Tag Archives: Mary Bono Mack

Bono Mack backs tamper-proof painkiller legislation

Rep. Mary Bono Mack, R-Ca., has introduced legislation that would require pharmaceutical companies to make new opiate-based pills tamper-resistant. Bono Mack, who is co-chairman of the Congressional Caucus on Prescription Drug Abuse, says the “Stop the Tampering of Prescription Pills” (STOPP) Act would mandate that the FDA inform companies that refuse to manufacture tamper-proof versions to reformulate or withdraw their drug from the market.

But already-existing tamper-proof versions of drugs like OxyContin haven’t necessarily curbed the abuse epidemic. Many painkiller addicts have found ways to get their fix from such versions, or have switched to heroin.

Among Bono Mack’s other pending proposals are the Stop Oxy Abuse Act, which would restrict the use of any pain-relief drug containing oxycodone to “the relief of severe-only instead of moderate-to-severe pain,” and the Ryan Creedon Act of 2011 would require anyone who prescribes controlled substances to be educated on the risks such drugs pose to patients before they can register with the U.S. Drug Enforcement Administration. DEA registration is already required by federal law. Unlike President Barack Obama’s recent plan to curb prescription drug abuse – which allows pharmaceutical companies themselves to “educate” doctors on the risks of their products – the bill specifies that this training should be provided by a medical society, a state medical licensing board, an accredited continuing education provider, or “another organization that the Secretary [of Health and Human Services] determines is appropriate for providing such training or certification.”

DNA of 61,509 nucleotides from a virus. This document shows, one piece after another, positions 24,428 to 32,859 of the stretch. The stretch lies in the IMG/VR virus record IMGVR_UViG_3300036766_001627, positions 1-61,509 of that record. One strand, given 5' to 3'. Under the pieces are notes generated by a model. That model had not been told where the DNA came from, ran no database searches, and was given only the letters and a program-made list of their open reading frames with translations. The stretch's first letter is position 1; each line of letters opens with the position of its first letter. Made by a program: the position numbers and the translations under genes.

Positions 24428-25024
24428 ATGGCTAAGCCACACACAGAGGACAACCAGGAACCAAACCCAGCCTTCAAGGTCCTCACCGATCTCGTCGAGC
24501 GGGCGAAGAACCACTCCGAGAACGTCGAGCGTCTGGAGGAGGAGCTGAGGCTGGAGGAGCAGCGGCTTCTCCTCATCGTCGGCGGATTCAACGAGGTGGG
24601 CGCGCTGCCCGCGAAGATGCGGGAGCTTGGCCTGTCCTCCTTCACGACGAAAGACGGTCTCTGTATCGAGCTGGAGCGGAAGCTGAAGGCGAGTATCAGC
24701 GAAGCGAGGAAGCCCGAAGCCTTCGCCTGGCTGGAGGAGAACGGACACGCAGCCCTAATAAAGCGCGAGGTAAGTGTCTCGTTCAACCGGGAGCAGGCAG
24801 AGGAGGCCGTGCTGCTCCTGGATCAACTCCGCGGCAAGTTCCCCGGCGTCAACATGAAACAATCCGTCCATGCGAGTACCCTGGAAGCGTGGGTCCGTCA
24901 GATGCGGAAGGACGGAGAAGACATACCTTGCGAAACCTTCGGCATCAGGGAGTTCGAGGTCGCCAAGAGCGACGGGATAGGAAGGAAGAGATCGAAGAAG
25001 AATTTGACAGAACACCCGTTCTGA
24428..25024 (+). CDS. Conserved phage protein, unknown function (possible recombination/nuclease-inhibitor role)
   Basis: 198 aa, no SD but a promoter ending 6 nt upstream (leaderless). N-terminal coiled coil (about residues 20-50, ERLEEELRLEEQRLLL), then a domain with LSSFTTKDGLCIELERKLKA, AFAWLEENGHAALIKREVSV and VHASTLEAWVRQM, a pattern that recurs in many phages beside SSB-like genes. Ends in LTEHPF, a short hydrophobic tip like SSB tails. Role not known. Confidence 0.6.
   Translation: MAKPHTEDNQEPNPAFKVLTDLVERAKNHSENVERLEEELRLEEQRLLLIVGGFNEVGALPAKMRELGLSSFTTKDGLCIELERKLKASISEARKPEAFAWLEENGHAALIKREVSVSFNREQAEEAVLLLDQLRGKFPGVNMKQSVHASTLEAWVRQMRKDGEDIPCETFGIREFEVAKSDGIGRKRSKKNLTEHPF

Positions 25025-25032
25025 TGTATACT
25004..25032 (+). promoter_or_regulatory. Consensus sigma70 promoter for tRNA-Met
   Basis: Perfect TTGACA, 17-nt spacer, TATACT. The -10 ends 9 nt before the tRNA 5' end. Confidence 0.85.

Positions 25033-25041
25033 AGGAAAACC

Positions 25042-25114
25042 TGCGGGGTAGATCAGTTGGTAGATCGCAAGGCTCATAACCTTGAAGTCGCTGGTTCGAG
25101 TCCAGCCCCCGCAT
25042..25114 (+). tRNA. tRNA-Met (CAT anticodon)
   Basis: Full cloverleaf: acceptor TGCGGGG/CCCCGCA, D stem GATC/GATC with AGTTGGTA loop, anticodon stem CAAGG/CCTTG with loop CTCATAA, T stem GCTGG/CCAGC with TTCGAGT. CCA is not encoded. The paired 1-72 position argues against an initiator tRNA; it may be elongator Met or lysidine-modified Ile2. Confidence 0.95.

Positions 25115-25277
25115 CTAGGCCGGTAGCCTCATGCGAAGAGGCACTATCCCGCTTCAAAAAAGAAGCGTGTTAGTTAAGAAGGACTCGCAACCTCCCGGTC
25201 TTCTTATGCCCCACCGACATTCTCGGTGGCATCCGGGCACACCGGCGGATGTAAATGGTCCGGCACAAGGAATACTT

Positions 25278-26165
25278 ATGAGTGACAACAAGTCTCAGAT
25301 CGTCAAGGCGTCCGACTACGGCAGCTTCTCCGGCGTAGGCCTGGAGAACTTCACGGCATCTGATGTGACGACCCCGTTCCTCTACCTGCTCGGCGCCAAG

Posted in Informational, Pharmaceutical Industry, Policy & Regulation | Tagged , , , , , , , , , , , , , , , , , , , | Leave a comment

Mack resumes painkiller regulation efforts

Rep. Mary Bono Mack, R-Ca., is resuming a series of Congressional hearings on prescription drug abuse that began last year. While Mack says painkillers like oxycodone have become too available, some patient advocates and addiction experts contend that a congressional committee is not the appropriate forum for addressing the conditions under which such powerful drugs should be prescribed.

Among Mack’s proposals are the Stop Oxy Abuse Act, which would restrict the use of any pain-relief drug containing oxycodone to “the relief of severe-only instead of moderate-to-severe pain,” and the Ryan Creedon Act of 2011 would require anyone who prescribes controlled substances to be educated on the risks such drugs pose to patients before they can register with the U.S. Drug Enforcement Administration. DEA registration is already required by federal law. Unlike President Barack Obama’s recent plan to curb prescription drug abuse – which allows pharmaceutical companies themselves to “educate” doctors on the risks of their products – the bill specifies that this training should be provided by a medical society, a state medical licensing board, an accredited continuing education provider, or “another organization that the Secretary [of Health and Human Services] determines is appropriate for providing such training or certification.”

Posted in Informational, Policy & Regulation | Tagged , , , , , , , , , , , , | Leave a comment